If you suffer a job related medical condition, whether it is an "occupational disease" or an "injury" can make a significant difference in whether you can prove your claim. In this article, we define each term, and explain what you need to prove one kind of claim, versus the other.
An "injury" is a medical condition that occurs over a discrete period of time. You fall and break your ankle. You have a sudden onset of back pain with lifting a heavy object. These things happened suddenly, and so they are considered an "injury." A discrete period of time, however, does not have to be a second, or two. It could be a week, or two, depending on how you hurt yourself. There is one case where a worker developed low back pain after unloading trucks over a two week period, and that is discrete enough to be considered an injury.
An "occupational disease" claim on the other hand, is some medical condition that results from a long time exposure to some condition at your work. It could be excessive noise that causes hearing loss, repeated gripping and grasping that causes carpal tunnel, or arthritis form the repeated stress on your knee from getting in and out of a delivery van a hundred times a day. There is no magic time period for your work activity or environment to cause an occupational disease, but it does not happen suddenly.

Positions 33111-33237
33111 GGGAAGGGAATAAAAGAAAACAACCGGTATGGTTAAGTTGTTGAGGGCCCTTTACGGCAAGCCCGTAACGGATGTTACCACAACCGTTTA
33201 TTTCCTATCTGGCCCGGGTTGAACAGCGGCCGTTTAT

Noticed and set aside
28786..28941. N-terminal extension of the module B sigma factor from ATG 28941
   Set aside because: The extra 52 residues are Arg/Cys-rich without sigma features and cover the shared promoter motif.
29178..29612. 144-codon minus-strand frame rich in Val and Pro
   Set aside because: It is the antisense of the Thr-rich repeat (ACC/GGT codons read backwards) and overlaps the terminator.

So, why is this so important?
It's all about proving your claim.
In an injury claim, you only need to prove that the injury event at work is a significant factor in causing the resulting medical condition. One way of looking at this is to talk percentages. "Significant" or "substantial" may mean 30% of the cause, or a third of the cause. It is a pretty straightforward standard. The question is whether the incident at work is a factor, not the main factor, in causing the medical problems.
An occupational disease claim, on the other hand, is more difficult to prove. The relationship between the exposure to some condition or substance at work has to be the major cause of your occupational disease. In other words, it has to be more than 50% of the cause of your condition. This is more than 50% when compared to all other causes combined. So, if you took out a scale of justice, and you piled all the work related cause on one side of the scale, it has to weigh more than all other causes, piled on the other side of the scale, combined. That can be a tough standard to meet.
So, how do you prove an occupational disease claim?
Basically, you need a medical opinion, and you need a medical opinion that is well informed. So, when a doctor says work is the major cause of your carpal tunnel, or your hearing loss, or your reactive asthma, he or she has to consider all other causes of these conditions, and have a very good idea of the work environment or activities that caused the condition. They may have to review medical journal articles to rebut defense doctor opinions.
One thing to keep in mind is that in many cases, it is not clear whether a medical condition should be evaluated as an occupational disease claim, or an injury claim. Oregon Administrative Law Judges with the Workers' Compensation Board will evaluate whether a case involves an injury, or an occupational disease in many cases.
If you have questions about a Workers' Compensation claim, give us a call at 503 325 8600. We help people with these issue every day.